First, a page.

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Composite classes

P: n/a
I have a basic C++ question. Consider a composite class A containing
two data members B and C that are also class objects:

class A
{
private:
B objB; // B is a class
C objC; // C is class
public:
...etc...
}

Is there a way for objB to invoke a method defined in class C? For
instance,

void B::functionB(void)
{
objC.functionC(void);
}

What is the best way to "link" B and C?

Thanks.

Aug 5 '07 #1
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6 Replies


P: n/a
On Aug 5, 8:57 am, gccntn <gcc...@yahoo.comwrote:
I have a basic C++ question. Consider a composite class A containing
two data members B and C that are also class objects:

class A
{
private:
B objB; // B is a class
C objC; // C is class
public:
...etc...

}

Is there a way for objB to invoke a method defined in class C? For
instance,

void B::functionB(void)
{
objC.functionC(void);

}

What is the best way to "link" B and C?

Thanks.
Hi,

One idea is something like that:
void B::functionB(C& objC)
{
objC.functionC();
}
Anyway, you should pass an object or reference to an object of class
C. of course you can define a local C object inside functionB:
void B::functionB()
{
C objC;
objC.functionC();
}

It depends on your problem.

Regards,
Saeed

Aug 5 '07 #2

P: n/a
"gccntn" <gc****@yahoo.comwrote in message
news:11**********************@k79g2000hse.googlegr oups.com...
>I have a basic C++ question. Consider a composite class A containing
two data members B and C that are also class objects:

class A
{
private:
B objB; // B is a class
C objC; // C is class
public:
...etc...
}

Is there a way for objB to invoke a method defined in class C? For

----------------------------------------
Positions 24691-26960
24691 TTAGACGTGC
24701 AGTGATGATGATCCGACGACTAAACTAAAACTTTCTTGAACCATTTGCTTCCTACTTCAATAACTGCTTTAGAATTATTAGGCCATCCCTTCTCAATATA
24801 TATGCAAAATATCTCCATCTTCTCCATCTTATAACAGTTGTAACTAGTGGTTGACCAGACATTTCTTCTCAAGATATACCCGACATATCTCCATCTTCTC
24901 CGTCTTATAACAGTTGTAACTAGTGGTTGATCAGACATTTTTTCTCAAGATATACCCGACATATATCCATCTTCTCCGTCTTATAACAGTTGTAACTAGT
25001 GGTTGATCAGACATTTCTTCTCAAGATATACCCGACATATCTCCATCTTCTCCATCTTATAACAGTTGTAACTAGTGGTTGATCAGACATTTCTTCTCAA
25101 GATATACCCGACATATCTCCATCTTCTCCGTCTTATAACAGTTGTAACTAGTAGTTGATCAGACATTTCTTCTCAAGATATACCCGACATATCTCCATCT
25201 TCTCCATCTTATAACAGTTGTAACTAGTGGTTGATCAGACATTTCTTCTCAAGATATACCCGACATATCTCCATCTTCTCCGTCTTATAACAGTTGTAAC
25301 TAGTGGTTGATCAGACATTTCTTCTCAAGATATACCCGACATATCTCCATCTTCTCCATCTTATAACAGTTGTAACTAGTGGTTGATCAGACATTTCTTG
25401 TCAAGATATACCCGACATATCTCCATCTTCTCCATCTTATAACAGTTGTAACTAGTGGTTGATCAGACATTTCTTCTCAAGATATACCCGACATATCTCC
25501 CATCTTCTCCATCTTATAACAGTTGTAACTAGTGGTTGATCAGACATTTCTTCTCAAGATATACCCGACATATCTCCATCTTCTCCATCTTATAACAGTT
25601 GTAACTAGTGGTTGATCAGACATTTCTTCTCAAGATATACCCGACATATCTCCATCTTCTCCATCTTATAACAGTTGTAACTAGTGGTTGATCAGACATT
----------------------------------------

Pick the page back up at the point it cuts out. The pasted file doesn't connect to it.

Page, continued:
instance,

void B::functionB(void)
{
objC.functionC(void);
}

What is the best way to "link" B and C?
It depends on what it is you are actually trying to achieve. If B needs to
invoke a method of C, then perhaps C should be a member of B. You have many
alternatives though.

( following is all untested code )
1. Have the constructor of B take a reference to C and store it.

class B
{
public:
B( C& c ): c(c) {}
void functionB();
private:
C& c;
}

void B::functionB()
{
c.functionC();
}

2. Have an initialization function for B take a pointer to C and store it.

class B
{
public:
B( ): c( NULL ) {}
void Init( C* cp ) { c = cp; }
void functionB();
private:
C* c;
}

void B::functionB()
{
if ( c )
c->functionC();
}

3. Best IMO, have B create it's own C

class B
{
public:
void functionB();
private:
C c;
}

void B::functionB()
{
c.functionC();
}

4. Have functionB accept a reference to C.

class B
{
public:
void functionB( C& c);
}

void B::functionB( C& c )
{
c.functionC();
}

5. Other less desirable methods (public instance of C, etc..)

The main quesiton is, WHY does B need to call a method of C?


Aug 5 '07 #3

P: n/a
On Aug 5, 3:26 am, "Jim Langston" <tazmas...@rocketmail.comwrote:
"gccntn" <gcc...@yahoo.comwrote in message

news:11**********************@k79g2000hse.googlegr oups.com...


I have a basic C++ question. Consider a composite class A containing
two data members B and C that are also class objects:
class A
{
private:
B objB; // B is a class
C objC; // C is class
public:
...etc...
}
Is there a way for objB to invoke a method defined in class C? For
instance,
void B::functionB(void)
{
objC.functionC(void);
}
What is the best way to "link" B and C?

It depends on what it is you are actually trying to achieve. If B needs to
invoke a method of C, then perhaps C should be a member of B. You have many
alternatives though.

( following is all untested code )
1. Have the constructor of B take a reference to C and store it.

class B
{
public:
B( C& c ): c(c) {}
void functionB();
private:
C& c;

}

void B::functionB()
{
c.functionC();

}

2. Have an initialization function for B take a pointer to C and store it.

class B
{
public:
B( ): c( NULL ) {}
void Init( C* cp ) { c = cp; }
void functionB();
private:
C* c;

}

void B::functionB()
{
if ( c )
c->functionC();

}

3. Best IMO, have B create it's own C

class B
{
public:
void functionB();
private:
C c;

}

void B::functionB()
{
c.functionC();

}

4. Have functionB accept a reference to C.

class B
{
public:
void functionB( C& c);

}

void B::functionB( C& c )
{
c.functionC();

}

5. Other less desirable methods (public instance of C, etc..)